I have heard for several days that people are pissed with AIG. If you have been avoiding the radio, late night television, political blogs or the newspaper, you may want to check out my last blog entry. This blog entry will be political – yuck.
The government gave AIG a bunch of money. I am sure there is a whole section of AIG that is in charge of collecting this money. I have heard that they received a bunch of billions of dollars that they could do whatever with. And then more money that Congress gave them that was for such-and-such, with no strings attached. And then there was more money that they were given to AIG for "other stuff" that may have some strings attached to it. I think that they can't buy nuclear weapons or teach abstinence to high school students. There are probably other strings attached, but I have not really been paying too much attention.
AIG is not a bank – more of an insurance company. And AIG got into trouble when their judgment on assessing risk was impaired. So the government is giving a company with questionable judgment a lot of money. Oh, and the government and the press has basically said, "We can't let AIG fail." (Even yesterday, President Obama said: "One is to withhold money from AIG that could potentially lead them into a spiral that could affect the entire financial system.")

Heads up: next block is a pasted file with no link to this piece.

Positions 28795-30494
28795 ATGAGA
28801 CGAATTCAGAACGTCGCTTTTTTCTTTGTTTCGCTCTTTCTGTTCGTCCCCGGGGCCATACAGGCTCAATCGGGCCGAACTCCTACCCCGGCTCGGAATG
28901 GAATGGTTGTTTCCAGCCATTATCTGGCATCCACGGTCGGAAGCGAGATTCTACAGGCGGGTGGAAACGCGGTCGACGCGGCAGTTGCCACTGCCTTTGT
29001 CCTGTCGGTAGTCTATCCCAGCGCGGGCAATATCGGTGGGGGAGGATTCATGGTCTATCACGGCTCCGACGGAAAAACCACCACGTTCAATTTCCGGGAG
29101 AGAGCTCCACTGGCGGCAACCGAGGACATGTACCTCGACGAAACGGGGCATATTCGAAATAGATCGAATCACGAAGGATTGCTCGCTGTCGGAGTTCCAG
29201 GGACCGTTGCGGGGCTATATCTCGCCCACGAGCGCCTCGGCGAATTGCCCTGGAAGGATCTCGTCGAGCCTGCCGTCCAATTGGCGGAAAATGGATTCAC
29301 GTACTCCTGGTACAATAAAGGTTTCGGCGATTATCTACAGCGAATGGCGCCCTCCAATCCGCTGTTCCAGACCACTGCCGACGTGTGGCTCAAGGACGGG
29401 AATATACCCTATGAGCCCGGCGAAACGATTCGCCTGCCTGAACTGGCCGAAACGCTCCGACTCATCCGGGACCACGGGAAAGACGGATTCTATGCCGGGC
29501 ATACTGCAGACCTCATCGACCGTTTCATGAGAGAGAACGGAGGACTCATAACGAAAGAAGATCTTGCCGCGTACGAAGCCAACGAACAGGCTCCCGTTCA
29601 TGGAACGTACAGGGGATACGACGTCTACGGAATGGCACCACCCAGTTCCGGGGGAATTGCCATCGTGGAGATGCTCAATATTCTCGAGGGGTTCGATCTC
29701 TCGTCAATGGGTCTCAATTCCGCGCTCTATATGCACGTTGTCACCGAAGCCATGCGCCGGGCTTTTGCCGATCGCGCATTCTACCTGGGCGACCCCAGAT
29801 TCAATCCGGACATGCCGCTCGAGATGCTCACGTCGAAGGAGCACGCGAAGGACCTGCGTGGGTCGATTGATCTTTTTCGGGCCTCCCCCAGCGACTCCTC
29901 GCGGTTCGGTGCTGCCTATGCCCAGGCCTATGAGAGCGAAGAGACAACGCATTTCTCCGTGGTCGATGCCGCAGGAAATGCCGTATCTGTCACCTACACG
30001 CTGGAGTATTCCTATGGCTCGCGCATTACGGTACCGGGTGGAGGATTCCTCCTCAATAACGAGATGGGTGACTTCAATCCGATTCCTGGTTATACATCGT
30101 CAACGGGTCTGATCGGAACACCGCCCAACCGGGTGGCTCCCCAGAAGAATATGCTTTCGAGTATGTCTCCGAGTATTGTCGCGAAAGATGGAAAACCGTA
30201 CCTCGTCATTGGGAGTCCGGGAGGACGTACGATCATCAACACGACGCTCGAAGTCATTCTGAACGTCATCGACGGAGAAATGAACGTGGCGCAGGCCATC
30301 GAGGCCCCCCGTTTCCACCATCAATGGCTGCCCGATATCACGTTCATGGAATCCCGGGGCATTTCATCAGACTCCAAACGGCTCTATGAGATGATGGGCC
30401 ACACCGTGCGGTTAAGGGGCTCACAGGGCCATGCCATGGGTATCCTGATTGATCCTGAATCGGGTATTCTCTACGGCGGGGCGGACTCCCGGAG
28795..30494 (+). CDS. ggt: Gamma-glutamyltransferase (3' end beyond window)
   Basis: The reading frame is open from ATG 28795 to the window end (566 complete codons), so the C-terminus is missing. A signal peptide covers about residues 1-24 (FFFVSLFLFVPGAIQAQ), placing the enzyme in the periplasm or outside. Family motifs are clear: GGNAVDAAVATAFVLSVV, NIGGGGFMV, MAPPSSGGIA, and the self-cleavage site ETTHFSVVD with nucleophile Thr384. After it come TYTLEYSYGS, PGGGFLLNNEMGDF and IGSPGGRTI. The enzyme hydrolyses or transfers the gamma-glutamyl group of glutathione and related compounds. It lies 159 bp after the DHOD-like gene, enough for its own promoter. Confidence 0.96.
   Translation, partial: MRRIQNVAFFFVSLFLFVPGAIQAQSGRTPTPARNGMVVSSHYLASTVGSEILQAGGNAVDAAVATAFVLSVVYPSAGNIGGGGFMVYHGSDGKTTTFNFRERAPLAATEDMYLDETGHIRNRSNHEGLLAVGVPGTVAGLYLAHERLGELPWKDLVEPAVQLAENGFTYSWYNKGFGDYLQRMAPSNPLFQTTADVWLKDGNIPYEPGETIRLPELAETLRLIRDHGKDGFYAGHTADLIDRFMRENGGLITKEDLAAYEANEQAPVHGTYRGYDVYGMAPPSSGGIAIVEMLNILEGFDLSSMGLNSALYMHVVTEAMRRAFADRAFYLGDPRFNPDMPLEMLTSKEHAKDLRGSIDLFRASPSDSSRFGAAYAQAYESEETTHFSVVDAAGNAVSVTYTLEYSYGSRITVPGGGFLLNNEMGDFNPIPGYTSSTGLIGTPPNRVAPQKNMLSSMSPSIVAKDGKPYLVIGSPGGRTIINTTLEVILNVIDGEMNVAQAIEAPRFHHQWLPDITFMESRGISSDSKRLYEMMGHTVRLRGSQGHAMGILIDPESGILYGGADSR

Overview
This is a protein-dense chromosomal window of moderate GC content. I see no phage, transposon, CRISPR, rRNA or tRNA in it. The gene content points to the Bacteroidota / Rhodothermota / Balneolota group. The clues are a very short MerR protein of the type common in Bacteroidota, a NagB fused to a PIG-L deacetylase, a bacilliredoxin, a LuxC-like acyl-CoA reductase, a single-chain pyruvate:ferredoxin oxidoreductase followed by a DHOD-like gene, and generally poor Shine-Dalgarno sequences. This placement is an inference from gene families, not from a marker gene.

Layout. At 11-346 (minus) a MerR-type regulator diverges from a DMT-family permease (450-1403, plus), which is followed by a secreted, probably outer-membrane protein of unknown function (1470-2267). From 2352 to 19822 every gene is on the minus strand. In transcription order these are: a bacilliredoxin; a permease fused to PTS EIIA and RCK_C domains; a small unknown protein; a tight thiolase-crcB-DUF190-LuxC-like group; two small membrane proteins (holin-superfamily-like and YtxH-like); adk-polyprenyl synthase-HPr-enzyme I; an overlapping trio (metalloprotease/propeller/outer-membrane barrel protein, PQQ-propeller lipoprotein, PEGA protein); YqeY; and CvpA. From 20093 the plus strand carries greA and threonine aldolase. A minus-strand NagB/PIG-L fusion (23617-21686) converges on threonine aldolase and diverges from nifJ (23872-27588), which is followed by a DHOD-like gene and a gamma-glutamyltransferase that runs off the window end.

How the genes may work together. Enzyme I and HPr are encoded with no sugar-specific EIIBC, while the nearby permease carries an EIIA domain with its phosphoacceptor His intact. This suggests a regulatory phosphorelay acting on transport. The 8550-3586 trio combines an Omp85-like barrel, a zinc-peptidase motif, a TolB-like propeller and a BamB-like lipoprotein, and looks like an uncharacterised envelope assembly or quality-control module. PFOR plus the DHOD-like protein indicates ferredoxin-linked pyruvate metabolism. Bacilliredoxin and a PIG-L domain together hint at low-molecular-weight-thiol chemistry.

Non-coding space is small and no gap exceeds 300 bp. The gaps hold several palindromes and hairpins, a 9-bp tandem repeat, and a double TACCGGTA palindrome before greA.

If I had questionable fiscal judgment and everyone said "you cannot fail", and thus bailed me out several times, why would I change my actions. They seem to be working for me. I mean, I am getting all sorts of money, and I need to pay my executives, the same ones with questionable judgment, money to stay because they are so important to overall operations. I don't see what the big deal is.
I heard Obama speak about this on the radio Wednesday, and I was floored. President Obama said, "Well, look, rather than going sort of the details of finding it out, ultimately, I'm responsible. I'm the president of the United States. We've got a big mess that we're having to clean up. Nobody here drafted those contracts. Nobody here was responsible for supervising AIG and allowing themselves to put the economy at risk by some of the outrageous behavior that they were engaged in."
So he said, ultimately he is responsible, but qualified it with "nobody here was responsible for supervising" AIG.
We can blame AIG and get mad at them, but they are just reacting rationally to the situation. They are doing what is in their best interest. Perhaps the next multi-billion-dollar payment will have more strings attached. Of course, we won't change our voting habits (it is always the "other guy's" senator or representative that is the problem), so maybe the strings won't be their either. I guess one investment AIG made in 2008 paid off, their lobbying efforts.
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